Design it. Build it. The fans will come.
I love baseball but I must admit that I’m a convert. I grew up in Lincoln, Neb., so college football was king. We played little league and impromptu school yard games but I dreamed of being a defensive end not a catcher.
When I joined DLR Group I had the opportunity to join the Sports Design Team and our focus at the time was baseball. I immersed myself and found I loved the minor leagues. Why? It’s a combination of tradition, player effort, leisurely pace and summer evenings with family and friends. But as an architect, I love the impact a ballpark can have on a community.
I’ve witnessed first-hand the impact that a well-planned, properly funded downtown ballpark can have. It starts at the first planning meetings of bringing a franchise to a City. No ballpark is going to work in isolation as a driver for urban development; there must be a good public-private partnership in place. In today’s political and economic climate this may mean the team finances the stadium (in part or in whole), and the city sets the stage, helping with land needs, infrastructure, zoning, and other investments that connect the stadium to the rest of the city.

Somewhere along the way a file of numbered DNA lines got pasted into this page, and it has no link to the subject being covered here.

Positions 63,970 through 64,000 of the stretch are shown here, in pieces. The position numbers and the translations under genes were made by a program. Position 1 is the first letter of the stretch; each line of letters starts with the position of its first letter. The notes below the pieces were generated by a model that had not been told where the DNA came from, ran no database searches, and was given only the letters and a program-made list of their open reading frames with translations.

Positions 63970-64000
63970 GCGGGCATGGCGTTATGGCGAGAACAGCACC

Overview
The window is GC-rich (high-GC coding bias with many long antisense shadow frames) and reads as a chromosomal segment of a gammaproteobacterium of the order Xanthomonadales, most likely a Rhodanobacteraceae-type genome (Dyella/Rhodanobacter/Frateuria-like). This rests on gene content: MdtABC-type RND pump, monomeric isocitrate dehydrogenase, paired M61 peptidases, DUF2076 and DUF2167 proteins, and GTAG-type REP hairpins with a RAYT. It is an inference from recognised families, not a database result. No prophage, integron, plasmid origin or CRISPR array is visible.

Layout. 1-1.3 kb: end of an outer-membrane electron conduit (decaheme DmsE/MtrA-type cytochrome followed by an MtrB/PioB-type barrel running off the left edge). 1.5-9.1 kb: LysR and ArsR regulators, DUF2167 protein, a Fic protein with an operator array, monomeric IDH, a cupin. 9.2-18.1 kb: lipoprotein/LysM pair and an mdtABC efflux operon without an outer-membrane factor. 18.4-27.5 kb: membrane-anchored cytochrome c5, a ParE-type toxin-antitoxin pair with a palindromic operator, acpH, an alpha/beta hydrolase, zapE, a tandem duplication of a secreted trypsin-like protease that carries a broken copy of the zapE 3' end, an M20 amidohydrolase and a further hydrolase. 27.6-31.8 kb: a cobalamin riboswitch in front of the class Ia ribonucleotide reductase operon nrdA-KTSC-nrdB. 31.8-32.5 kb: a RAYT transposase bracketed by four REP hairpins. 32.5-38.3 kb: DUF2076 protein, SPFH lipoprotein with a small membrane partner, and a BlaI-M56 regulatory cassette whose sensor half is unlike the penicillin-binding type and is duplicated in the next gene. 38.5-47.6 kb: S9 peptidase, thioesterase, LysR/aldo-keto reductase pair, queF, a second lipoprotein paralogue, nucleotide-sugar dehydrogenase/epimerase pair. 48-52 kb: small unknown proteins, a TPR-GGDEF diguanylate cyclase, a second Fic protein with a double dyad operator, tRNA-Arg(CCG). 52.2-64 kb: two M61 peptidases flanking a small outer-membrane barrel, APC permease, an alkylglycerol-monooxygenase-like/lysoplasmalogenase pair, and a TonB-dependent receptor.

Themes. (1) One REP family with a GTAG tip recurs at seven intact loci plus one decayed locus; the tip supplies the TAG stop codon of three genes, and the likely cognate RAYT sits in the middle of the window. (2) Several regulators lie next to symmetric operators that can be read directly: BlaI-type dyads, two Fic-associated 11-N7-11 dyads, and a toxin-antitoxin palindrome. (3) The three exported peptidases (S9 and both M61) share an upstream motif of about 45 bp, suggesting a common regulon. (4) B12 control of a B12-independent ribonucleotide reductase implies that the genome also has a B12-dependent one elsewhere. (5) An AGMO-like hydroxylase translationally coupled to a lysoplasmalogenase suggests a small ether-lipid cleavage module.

When built, a ballpark doesn’t just become an immediate destination, it creates the foundation for new retail, dining, housing, and other amenities that are year round economic drivers. As these ballparks age, the team becomes integrated into the City and the fans get invested. The team becomes a source of pride and an important part of the City’s identity.
In 2006, DLR Group designed Fluor Field in Greenville, S.C., for the Greenville Drive. This $16 million project has become the epitome of a ballpark as an economic catalyst and a model of public-private partnership. It’s a credit to a progressive City and a team ownership that is committed to being a good citizen. Last summer, 10 years after the ballpark opened, DLR Group was back in Greenville meeting with the same core group of people for a strategic renovation, and expansion to Fluor Field.
How influential can a minor league stadium be when it comes to urban development? In Greenville, the area surrounding the ballpark had little to no development prior to the ballpark being built. In the past decade there have been restaurants, offices, hotels, housing and retail development built in the surrounding area – hundreds of building permits.
Craig Brown the president and owner of the Greenville Drive has stated that of the many successes and awards his team has garnered, his favorite is that The Greenville News stated Fluor Field has become the “front porch” of Greenville.
The Drive will unveil Greenville’s new front porch on opening day 2017.